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A Cultural History Of Animals In The Age

RRP $228.99

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Choice Outstanding Academic Title, 2008 The period of the Enlightenment saw great changes in the way animals were seen. The codifying and categorising impulse of the age of reason saw sharp lines drawn between different animal species and between animals and humans. In 1600, "beasts" were still seen as the foils and adversaries of human reason, By 1800, animals had become exemplars of sentiment and compassion, the new standards of truth and morals. A new age had dawned, a time when humans admired animals and sought to recover their own animality. As with all the volumes in the illustrated Cultural History of Animals, this volume presents an overview of the period and continues with essays on the position of animals in contemporary Symbolism, Hunting, Domestication, Sports and Entertainment, Science, Philosophy, and Art. Volume 4 in the Cultural History of Animals edited by Linda Kalof and Brigitte Resl


My Dining Hell

RRP $9.99

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'I have been a restaurant critic for over a decade, written reviews of well over 700 establishments, and if there is one thing I have learnt it is that people like reviews of bad restaurants. No, scratch that. They adore them, feast upon them like starving vultures who have spotted fly-blown carrion out in the bush.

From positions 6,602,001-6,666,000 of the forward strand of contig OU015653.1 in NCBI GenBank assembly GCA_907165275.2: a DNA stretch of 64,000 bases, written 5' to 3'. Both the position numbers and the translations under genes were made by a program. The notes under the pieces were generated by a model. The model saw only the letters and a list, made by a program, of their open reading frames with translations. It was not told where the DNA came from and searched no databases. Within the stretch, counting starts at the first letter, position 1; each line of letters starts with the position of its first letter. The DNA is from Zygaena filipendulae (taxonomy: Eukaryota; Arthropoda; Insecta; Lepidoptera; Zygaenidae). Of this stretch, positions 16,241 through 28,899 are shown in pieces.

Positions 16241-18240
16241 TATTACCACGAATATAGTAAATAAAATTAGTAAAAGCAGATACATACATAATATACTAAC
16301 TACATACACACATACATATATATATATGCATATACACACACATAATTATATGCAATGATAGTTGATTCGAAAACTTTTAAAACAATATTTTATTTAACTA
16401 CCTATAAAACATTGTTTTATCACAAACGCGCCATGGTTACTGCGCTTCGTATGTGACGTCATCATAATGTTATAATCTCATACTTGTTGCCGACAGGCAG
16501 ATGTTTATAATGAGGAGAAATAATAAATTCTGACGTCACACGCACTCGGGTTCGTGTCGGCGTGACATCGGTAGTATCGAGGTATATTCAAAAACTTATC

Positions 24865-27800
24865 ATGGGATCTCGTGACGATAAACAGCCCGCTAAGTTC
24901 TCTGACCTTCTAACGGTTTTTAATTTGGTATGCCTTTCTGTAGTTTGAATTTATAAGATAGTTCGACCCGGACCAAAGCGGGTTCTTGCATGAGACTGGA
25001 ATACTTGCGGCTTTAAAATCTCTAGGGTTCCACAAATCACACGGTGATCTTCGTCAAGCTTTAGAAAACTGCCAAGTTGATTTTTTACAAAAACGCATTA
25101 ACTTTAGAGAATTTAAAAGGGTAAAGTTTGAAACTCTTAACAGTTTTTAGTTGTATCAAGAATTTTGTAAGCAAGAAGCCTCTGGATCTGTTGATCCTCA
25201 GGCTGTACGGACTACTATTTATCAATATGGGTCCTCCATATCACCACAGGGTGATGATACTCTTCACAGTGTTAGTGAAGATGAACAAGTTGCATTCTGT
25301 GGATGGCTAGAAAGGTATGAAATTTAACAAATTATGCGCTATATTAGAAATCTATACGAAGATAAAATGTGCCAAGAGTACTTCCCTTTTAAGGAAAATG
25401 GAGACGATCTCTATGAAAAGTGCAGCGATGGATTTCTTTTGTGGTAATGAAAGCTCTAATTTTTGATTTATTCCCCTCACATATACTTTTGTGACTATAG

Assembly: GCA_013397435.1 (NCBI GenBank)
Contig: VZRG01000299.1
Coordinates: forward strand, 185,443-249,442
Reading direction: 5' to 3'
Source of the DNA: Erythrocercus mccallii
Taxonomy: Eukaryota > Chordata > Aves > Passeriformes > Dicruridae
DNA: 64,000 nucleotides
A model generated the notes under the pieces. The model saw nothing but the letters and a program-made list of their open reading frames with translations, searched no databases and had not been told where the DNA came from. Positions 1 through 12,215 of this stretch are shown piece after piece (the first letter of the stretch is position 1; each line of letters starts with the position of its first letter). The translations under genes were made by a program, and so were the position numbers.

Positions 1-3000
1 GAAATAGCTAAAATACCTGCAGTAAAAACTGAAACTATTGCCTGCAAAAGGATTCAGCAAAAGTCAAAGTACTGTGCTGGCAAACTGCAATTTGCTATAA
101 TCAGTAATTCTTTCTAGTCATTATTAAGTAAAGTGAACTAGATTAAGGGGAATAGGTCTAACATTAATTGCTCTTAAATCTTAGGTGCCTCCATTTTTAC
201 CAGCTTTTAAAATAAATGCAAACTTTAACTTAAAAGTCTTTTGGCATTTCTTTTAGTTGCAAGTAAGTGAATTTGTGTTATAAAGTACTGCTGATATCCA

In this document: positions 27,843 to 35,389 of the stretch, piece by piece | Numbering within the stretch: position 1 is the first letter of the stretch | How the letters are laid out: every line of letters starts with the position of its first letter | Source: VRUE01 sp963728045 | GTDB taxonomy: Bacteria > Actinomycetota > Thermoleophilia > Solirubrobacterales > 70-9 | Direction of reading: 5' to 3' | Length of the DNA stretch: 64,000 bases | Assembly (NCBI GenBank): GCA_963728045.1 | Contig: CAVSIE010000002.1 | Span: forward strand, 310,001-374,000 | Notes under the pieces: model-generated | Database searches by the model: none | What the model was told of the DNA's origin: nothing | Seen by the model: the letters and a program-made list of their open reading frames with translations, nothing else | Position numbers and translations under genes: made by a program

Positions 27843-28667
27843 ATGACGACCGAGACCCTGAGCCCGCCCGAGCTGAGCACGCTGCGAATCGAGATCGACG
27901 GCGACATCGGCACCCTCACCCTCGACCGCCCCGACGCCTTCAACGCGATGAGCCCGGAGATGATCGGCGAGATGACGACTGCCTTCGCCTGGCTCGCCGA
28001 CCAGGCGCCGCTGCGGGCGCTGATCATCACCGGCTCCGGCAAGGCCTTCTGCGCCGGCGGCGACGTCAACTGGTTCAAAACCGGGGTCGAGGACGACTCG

They claim otherwise, of course. Readers like to present themselves as private arbiters of taste; as people interested in the good stuff. I'm sure they are. I'm sure they really do care whether the steak was served au point as requested or whether the soufflé had achieved a certain ineffable lightness. And yet, when I compare dinner to bodily fluids, the room to an S&M chamber in Neasden (only without the glamour or class), and the bill to an act of grand larceny, why, then the baying crowd is truly happy.'

About the Author

Jay Rayner is an award-winning writer, journalist and broadcaster with a fine collection of floral shirts. He has written on everything from crime and politics, through cinema and theatre to the visual arts, but is best known as restaurant critic for the Observer. For a while he was a sex columnist for Cosmopolitan; he also once got himself completely waxed in the name of journalism. He only mentions this because it hurt. Jay is a former Young Journalist of the Year, Critic of the Year and Restaurant Critic of the Year, though not all in the same year. Somehow he has also found time to write four novels and two works of non-fiction. He is a regular on British television, where he is familiar as a judge on Masterchef and the resident food expert on The One Show. He likes pig.



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